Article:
Visualization in photography is key, and being able to literally see the scene in black and white is a huge help for composition and exposure. Catalina Island, CA. Nikon D7000 withTokina 10-17mm fisheye lens, 1/80 sec, ƒ/7.1, ISO 400.
Photographing in black and white comes with its own unique set of challenges, and requires a different mindset when approaching a potential subject or scene. One of the tools I have found to be most helpful while shooting black and white images underwater is the Picture Control setting on my Nikon digital SLRs. This is also referred to as Picture Style by Canon and other manufacturers. The Picture Control out of the box is typically set to standard (color), and by simply changing it to monochrome, you can immediately see the black and white composition as a JPG image on the LCD screen and adjust accordingly. The key is to shoot in RAW. When you import your RAW images to Adobe Lightroom (and Camera Raw) while shooting RAW with the monochrome Picture Control, the image will appear in color upon import (disclaimer: I know this to be true with my Nikon dSLR and Lightroom software. Please test this functionality with your camera and software before heading out to do an entire shoot). After import, you can manually adjust levels and then convert each of your “keepers” to monochrome. To take it a step further, you can change your image quality setting to RAW+JPG so that when you import you will have a black and white JPG next to the color RAW image. Or if you prefer, you can simply shoot in JPG and know that the monochrome image you see on your LCD is the one you will see when you import. Just know that you will be limited in the digital darkroom when you working with JPG images as opposed to RAW images. This simple adjustment will help you visualize and compose in monochrome much easier than seeing the image in color on the LCD. Mostunderwater housings for dSLRs have a button to change this setting easily. Please refer to your camera and housing manuals to find out the easiest way to adjust your Picture Control setting.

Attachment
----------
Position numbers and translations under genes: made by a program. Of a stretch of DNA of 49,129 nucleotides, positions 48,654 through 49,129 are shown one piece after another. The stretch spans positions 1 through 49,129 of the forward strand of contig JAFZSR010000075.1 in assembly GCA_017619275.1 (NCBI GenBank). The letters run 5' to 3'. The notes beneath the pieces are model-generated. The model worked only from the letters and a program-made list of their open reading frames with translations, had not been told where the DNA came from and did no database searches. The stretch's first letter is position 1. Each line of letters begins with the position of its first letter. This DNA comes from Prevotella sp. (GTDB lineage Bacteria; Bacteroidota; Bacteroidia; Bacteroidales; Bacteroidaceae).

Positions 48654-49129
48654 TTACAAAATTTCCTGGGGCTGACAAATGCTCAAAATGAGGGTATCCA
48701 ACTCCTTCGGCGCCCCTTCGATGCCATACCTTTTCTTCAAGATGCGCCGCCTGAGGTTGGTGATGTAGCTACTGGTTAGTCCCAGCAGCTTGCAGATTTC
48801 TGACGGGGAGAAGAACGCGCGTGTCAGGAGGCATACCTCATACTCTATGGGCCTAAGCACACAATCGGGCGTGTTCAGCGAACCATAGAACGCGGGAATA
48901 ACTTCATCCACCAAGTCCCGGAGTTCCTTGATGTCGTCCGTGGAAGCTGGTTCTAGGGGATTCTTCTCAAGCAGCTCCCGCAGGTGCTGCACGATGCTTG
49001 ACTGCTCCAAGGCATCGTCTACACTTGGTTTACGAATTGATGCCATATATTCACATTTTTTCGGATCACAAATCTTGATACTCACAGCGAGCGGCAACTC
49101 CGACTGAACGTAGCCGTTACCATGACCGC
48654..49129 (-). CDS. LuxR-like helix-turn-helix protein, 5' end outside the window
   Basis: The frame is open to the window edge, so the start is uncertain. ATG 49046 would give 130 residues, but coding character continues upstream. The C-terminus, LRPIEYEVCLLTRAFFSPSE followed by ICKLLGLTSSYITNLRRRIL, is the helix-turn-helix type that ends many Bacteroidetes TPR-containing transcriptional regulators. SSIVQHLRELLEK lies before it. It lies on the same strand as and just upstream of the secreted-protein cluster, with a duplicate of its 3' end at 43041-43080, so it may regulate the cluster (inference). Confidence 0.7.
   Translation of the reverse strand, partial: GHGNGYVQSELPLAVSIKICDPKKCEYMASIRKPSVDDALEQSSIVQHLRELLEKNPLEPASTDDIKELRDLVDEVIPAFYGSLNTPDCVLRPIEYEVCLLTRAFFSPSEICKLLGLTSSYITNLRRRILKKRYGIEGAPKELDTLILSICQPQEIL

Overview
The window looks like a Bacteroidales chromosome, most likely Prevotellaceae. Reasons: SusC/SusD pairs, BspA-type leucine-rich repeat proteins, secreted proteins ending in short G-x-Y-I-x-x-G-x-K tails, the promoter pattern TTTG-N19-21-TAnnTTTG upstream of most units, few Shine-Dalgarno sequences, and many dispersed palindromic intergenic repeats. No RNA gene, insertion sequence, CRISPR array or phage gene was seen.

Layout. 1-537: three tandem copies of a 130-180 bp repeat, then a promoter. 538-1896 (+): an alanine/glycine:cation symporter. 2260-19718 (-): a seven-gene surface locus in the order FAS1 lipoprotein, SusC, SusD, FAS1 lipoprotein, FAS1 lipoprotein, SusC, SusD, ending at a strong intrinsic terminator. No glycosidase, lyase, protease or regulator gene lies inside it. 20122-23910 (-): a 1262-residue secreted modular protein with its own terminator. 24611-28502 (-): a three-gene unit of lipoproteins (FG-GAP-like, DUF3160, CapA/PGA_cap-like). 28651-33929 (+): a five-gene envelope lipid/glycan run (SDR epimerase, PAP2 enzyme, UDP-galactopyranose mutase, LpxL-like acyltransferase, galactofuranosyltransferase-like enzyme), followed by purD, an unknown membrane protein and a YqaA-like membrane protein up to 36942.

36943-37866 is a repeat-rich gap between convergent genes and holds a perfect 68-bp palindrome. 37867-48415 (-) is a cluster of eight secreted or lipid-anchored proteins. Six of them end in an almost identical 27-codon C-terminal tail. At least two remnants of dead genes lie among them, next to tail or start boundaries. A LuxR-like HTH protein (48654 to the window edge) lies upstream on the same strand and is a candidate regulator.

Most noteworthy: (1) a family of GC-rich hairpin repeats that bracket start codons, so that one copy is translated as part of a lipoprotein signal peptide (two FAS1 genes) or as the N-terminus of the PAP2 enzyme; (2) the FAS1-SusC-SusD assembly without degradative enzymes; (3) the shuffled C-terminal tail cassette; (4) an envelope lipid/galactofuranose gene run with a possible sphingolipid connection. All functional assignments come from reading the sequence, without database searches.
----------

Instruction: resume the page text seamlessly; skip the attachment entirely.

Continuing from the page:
Sometimes a scene is just so large and ever-changing, that you just need to turn off the strobes, watch the scene unfold, and fire away. Soon after being surrounded by a massive school of jack mackerel in the image below, I quickly changed my Picture Control to monochrome and just focused on the light and the composition.
A massive school of jack mackerel surrounds my dive buddy at “The Arch” at Santa Barbara Island, California. Nikon D7000, Tokina 10-17mm fisheye lens, 1/160 sec, ƒ/13, ISO 400.